Events as Shaping Identity: Rabbi S. R. Hirsch and Multi-Cultural Discourse
Source: International Journal of Jewish Education Research (IJJER), 2013 (5-6), 47-70
The fashioning of Jewish identity is, on the one hand, a central goal and, on the other, a mysterious and amorphous thing. It is difficult to imagine proper socialization of a learner to the “target–community” without shaping that identity within the contours of a specific community; but, simultaneously, it is not clear what components are necessary in order to create this identity, both on the level of contents and on that of the educational act.
On the level of contents: it is not clear to what purpose we need to create an identity. What is the group of contents with which the learner needs to identify? And, on the pedagogic level, it is not clear how one creates an identity, nor what are the signs of success that this has in fact been accomplished.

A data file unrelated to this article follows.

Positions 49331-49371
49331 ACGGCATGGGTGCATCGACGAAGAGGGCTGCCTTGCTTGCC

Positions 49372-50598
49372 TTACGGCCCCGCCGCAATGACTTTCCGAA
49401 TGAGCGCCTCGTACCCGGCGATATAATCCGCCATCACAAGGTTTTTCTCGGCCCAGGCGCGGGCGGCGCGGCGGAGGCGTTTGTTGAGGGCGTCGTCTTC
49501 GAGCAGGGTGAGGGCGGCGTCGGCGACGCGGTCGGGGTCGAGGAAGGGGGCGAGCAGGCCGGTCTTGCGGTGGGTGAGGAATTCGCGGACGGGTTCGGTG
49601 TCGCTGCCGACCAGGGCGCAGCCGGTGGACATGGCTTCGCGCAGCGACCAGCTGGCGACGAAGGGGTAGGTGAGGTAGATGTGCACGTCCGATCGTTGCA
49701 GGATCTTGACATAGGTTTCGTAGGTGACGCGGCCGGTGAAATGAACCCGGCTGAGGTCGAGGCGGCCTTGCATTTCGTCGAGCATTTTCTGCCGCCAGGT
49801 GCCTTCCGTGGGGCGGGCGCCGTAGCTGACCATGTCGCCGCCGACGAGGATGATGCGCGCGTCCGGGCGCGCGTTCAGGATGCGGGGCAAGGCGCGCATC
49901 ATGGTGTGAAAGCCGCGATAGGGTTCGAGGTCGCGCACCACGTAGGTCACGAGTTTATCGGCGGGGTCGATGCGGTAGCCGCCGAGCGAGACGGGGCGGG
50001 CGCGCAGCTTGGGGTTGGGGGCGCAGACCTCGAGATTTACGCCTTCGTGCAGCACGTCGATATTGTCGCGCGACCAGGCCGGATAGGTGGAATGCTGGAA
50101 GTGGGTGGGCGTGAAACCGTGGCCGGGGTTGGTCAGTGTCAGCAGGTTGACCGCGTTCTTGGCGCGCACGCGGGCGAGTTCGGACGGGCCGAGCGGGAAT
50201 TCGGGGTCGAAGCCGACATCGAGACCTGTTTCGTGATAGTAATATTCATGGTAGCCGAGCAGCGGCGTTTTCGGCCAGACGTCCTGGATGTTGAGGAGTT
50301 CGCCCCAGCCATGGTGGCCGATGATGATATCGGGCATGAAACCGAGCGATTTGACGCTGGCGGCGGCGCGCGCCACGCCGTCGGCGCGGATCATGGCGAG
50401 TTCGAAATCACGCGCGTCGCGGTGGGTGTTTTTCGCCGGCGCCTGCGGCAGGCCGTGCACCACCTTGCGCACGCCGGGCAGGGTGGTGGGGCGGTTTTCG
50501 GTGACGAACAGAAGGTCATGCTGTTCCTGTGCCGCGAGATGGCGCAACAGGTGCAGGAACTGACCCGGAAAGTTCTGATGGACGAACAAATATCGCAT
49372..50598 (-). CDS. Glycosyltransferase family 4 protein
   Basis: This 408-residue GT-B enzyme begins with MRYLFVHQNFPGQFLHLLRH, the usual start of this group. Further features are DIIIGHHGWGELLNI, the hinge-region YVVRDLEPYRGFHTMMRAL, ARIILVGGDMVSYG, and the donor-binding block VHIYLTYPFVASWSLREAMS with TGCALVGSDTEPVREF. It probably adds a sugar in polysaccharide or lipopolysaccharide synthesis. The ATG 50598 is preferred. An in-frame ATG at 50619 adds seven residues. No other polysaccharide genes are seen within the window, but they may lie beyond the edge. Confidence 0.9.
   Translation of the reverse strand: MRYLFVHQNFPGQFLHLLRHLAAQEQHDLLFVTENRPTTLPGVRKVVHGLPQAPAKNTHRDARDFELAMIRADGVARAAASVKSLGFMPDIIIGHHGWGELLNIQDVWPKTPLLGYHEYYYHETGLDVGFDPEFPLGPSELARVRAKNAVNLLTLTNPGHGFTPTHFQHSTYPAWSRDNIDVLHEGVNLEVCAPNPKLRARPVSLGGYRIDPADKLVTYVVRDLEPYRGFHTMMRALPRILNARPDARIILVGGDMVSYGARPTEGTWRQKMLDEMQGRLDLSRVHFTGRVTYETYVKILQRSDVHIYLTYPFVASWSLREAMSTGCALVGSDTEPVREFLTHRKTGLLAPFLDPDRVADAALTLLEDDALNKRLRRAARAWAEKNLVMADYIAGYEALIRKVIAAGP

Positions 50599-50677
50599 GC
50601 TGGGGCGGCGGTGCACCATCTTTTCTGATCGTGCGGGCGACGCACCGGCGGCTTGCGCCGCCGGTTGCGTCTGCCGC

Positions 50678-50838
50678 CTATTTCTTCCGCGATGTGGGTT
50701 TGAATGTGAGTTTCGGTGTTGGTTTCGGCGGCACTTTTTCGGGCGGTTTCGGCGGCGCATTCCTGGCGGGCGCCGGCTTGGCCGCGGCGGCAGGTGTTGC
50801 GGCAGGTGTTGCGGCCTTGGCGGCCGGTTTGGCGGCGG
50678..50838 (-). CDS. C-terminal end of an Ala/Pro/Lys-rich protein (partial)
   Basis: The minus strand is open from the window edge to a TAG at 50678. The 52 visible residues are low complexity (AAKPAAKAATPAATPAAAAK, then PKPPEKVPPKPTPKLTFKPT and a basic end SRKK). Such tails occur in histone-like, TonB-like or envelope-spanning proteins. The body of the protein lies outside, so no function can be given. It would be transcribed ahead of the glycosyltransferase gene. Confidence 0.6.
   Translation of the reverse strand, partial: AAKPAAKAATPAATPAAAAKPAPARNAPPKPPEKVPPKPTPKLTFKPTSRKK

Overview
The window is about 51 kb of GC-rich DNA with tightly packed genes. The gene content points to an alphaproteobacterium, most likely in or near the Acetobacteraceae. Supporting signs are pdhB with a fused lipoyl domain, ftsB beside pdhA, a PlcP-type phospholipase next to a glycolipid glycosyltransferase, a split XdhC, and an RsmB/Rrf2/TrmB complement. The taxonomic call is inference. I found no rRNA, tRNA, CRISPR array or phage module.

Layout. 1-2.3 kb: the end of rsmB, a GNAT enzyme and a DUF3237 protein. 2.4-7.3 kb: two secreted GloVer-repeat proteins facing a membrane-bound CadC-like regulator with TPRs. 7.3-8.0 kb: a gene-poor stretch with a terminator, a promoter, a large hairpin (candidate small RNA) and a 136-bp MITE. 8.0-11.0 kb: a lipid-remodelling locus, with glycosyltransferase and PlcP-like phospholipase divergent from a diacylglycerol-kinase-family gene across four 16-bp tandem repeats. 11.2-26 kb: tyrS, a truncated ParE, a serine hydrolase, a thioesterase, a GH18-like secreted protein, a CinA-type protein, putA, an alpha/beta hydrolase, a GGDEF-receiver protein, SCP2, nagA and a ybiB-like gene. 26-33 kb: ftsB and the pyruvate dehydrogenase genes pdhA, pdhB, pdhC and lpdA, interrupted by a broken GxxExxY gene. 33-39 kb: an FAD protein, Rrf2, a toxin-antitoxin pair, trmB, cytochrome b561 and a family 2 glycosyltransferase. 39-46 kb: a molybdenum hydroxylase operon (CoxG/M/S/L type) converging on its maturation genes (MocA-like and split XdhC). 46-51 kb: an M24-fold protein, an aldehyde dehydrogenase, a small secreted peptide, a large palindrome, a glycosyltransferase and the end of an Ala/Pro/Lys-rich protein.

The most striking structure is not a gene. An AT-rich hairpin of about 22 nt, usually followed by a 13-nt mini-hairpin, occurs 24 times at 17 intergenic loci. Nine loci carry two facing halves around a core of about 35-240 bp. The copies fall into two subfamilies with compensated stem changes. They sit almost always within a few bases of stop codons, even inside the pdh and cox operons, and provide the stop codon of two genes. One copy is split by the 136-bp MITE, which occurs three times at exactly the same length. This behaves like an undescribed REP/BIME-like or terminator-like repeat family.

This paper will engage with a number of these questions, while touching upon insights derived from the realms of Jewish thought, philosophy of halakhah, and philosophy of education. I shall relate to the definition of that area known as “Judaism,” which is prior to the question of “Jewish identity”: that is, what is the “Judaism” towards which we are socializing? What is the cultural framework that serves as the subject of our discussion, and what is the educational goal?
Within the framework of this paper, I cannot relate to all those issues deserving of discussion raised by the questions posed in our introduction. My purpose here is merely to point to a direction for a deeper study that needs to be done. The present paper will only focus upon one model, that of “theory and praxis,” examining its possible contribution to advancing our understanding of the issue of Jewish education and socialization to the Jewish world.
My remarks shall be divided into three parts: (1) examination of basic concepts and the model of “theory and praxis”; (2) discussion of the modern context of this issue, through examining the teaching of Rabbi Samson Raphael Hirsch, founder of Neo-Orthodoxy in Germany, as a faithful expression of confrontation with the challenge of socialization to Judaism in the modern world; (3) the creation of some initial contours towards understanding the contribution of praxis to processes of socialization in multi-cultural contexts (commonly found in post-modern discourse).